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Designated Smoking Areas

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It is getting more and more difficult to find a place to light up in the United States, and the workplace is no exception. There might be a state or local law to restrict smoking in your workplace, and even if there is not, there are many good reasons to disallow smoking in your business.

Where should I restrict smoking to in my business?

If smoking is restricted, management's most common response is to designate a spot for smoking: a specific break room, lobby or other specific part of the building. Even if a separate smoking area is provided, it may still mean that other workers are affected by smoke in the air.

Sidebar: The Environmental Protection Agency counsels employers to limit smoking to areas with separate ventilation or to ban smoking altogether.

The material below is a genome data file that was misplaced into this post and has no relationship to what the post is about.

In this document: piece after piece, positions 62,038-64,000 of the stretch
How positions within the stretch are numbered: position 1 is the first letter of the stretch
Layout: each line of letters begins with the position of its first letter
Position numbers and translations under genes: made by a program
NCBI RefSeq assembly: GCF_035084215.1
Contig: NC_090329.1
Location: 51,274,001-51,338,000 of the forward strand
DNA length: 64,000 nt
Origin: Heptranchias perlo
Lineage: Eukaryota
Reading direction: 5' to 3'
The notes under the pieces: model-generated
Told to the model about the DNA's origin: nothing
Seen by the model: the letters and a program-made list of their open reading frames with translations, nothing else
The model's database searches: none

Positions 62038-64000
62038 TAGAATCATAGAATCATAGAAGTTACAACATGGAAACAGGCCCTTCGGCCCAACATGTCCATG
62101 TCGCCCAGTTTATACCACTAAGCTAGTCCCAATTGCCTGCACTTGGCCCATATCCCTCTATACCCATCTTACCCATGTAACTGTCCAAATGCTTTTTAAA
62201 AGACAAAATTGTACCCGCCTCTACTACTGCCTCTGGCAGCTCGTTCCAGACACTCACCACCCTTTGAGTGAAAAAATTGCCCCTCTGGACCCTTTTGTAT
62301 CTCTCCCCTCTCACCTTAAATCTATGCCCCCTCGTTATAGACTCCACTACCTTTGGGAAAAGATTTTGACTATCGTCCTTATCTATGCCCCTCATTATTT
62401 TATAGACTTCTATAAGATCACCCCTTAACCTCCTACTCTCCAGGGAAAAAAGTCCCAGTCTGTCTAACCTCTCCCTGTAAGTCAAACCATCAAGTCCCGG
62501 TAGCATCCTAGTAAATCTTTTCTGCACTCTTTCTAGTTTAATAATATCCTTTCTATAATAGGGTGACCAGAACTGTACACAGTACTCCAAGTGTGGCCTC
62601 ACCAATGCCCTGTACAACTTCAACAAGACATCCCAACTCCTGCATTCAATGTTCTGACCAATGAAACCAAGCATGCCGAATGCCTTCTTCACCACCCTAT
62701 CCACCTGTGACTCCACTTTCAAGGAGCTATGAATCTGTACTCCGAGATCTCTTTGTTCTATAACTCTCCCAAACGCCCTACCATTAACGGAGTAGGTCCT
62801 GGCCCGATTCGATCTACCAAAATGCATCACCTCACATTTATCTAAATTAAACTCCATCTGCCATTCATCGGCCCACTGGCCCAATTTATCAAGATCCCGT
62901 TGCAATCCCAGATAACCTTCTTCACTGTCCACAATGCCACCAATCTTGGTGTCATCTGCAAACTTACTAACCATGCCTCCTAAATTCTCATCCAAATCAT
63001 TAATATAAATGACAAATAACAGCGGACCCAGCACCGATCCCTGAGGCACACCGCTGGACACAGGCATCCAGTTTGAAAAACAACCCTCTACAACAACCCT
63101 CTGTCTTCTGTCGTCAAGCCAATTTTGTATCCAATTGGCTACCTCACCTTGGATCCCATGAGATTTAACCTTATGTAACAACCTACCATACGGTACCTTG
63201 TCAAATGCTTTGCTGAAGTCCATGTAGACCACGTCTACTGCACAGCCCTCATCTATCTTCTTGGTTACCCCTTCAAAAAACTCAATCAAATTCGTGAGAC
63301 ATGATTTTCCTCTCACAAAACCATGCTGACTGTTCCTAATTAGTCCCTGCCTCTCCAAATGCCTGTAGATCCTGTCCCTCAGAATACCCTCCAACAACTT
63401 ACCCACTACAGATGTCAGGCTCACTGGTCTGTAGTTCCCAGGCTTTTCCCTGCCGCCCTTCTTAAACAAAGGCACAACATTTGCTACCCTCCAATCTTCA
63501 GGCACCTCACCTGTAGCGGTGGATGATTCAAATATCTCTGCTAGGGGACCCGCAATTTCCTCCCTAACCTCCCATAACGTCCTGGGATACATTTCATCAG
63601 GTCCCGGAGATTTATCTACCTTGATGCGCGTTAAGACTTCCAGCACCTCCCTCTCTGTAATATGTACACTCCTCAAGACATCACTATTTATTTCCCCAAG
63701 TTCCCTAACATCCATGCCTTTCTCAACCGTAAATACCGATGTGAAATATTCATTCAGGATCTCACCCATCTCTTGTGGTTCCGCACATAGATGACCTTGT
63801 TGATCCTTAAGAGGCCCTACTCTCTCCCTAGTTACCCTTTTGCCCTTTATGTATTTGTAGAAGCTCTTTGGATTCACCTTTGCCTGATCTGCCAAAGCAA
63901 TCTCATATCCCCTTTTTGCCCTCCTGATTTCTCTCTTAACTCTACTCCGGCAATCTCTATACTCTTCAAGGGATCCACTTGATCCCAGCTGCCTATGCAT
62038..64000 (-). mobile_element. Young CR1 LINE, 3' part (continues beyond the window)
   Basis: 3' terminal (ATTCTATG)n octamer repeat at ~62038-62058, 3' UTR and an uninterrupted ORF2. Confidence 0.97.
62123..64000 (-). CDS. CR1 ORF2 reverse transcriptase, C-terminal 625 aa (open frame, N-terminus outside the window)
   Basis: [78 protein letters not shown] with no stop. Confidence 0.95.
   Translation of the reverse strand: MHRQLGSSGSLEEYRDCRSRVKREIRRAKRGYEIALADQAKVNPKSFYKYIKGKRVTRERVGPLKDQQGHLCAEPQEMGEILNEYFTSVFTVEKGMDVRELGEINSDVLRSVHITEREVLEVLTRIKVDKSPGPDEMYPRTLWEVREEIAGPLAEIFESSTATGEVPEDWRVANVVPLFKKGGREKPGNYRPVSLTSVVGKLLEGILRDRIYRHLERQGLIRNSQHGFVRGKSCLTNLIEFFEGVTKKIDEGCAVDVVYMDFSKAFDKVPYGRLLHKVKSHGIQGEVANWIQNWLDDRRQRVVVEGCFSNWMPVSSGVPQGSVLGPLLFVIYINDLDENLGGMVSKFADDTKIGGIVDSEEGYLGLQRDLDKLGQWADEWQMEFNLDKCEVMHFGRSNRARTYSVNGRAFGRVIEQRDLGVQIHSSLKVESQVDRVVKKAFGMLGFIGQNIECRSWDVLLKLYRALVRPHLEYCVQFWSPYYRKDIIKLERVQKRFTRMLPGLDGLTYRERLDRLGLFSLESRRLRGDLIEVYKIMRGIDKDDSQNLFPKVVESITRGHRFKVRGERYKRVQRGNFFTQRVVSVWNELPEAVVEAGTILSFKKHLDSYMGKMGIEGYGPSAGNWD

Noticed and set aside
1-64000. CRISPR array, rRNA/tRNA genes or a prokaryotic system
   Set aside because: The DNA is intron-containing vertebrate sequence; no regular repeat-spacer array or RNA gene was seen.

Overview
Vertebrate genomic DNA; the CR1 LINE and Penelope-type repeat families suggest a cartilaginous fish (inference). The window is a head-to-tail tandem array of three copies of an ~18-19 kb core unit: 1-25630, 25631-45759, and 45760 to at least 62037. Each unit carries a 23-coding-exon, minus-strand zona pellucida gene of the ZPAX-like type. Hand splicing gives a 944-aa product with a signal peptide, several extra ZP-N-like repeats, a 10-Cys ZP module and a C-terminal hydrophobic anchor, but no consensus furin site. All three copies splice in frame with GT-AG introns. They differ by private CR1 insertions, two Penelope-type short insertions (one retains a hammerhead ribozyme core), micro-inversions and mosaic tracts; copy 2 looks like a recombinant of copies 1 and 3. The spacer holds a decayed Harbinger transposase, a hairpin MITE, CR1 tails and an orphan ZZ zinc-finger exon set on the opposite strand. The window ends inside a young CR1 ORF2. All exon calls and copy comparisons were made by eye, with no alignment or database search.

Do I have to give my employees a smoking break?

Make sure employees know the timing of when they are permitted for a smoke break. Issues can arise at this point because workflow can be interrupted, and nonsmoking employees want to feel that they are receiving equally fair treatment in terms of smokers' breaks. The Fair Labor Standards Act can come into play in such a situation.

Do I have to identify smoking and nonsmoking areas?

There may be requirements to identify smoking and nonsmoking sections of the workplace, including the use of the international no smoking sign. States and local governments can also require that smoking policies be posted in common areas.